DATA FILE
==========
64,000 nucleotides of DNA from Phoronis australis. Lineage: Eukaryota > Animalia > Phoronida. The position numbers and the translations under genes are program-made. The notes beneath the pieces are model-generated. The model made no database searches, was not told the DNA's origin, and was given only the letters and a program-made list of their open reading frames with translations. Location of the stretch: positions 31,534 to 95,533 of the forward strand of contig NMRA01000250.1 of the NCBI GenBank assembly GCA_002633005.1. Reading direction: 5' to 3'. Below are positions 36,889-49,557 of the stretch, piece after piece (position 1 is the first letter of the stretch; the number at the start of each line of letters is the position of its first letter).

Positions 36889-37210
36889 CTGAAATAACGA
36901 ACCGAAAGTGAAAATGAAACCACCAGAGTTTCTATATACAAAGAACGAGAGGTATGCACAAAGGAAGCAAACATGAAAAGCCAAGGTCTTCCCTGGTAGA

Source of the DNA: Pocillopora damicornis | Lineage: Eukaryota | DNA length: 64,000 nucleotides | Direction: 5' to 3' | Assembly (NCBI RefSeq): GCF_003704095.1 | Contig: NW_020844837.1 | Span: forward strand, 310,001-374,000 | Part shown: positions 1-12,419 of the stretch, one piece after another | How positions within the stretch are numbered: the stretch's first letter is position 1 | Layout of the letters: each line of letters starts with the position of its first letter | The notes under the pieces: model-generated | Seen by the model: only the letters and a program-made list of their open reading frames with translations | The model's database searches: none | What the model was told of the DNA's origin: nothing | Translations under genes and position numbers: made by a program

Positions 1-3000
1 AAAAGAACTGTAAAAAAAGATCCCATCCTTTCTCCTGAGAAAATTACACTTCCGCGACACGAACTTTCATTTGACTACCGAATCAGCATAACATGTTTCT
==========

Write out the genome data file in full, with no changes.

64,000 nucleotides of DNA from Phoronis australis. Lineage: Eukaryota > Animalia > Phoronida. The position numbers and the translations under genes are program-made. The notes beneath the pieces are model-generated. The model made no database searches, was not told the DNA's origin, and was given only the letters and a program-made list of their open reading frames with translations. Location of the stretch: positions 31,534 to 95,533 of the forward strand of contig NMRA01000250.1 of the NCBI GenBank assembly GCA_002633005.1. Reading direction: 5' to 3'. Below are positions 36,889-49,557 of the stretch, piece after piece (position 1 is the first letter of the stretch; the number at the start of each line of letters is the position of its first letter).

Positions 36889-37210
36889 CTGAAATAACGA
36901 ACCGAAAGTGAAAATGAAACCACCAGAGTTTCTATATACAAAGAACGAGAGGTATGCACAAAGGAAGCAAACATGAAAAGCCAAGGTCTTCCCTGGTAGA

Source of the DNA: Pocillopora damicornis | Lineage: Eukaryota | DNA length: 64,000 nucleotides | Direction: 5' to 3' | Assembly (NCBI RefSeq): GCF_003704095.1 | Contig: NW_020844837.1 | Span: forward strand, 310,001-374,000 | Part shown: positions 1-12,419 of the stretch, one piece after another | How positions within the stretch are numbered: the stretch's first letter is position 1 | Layout of the letters: each line of letters starts with the position of its first letter | The notes under the pieces: model-generated | Seen by the model: only the letters and a program-made list of their open reading frames with translations | The model's database searches: none | What the model was told of the DNA's origin: nothing | Translations under genes and position numbers: made by a program

Positions 1-3000
1 AAAAGAACTGTAAAAAAAGATCCCATCCTTTCTCCTGAGAAAATTACACTTCCGCGACACGAACTTTCATTTGACTACCGAATCAGCATAACATGTTTCT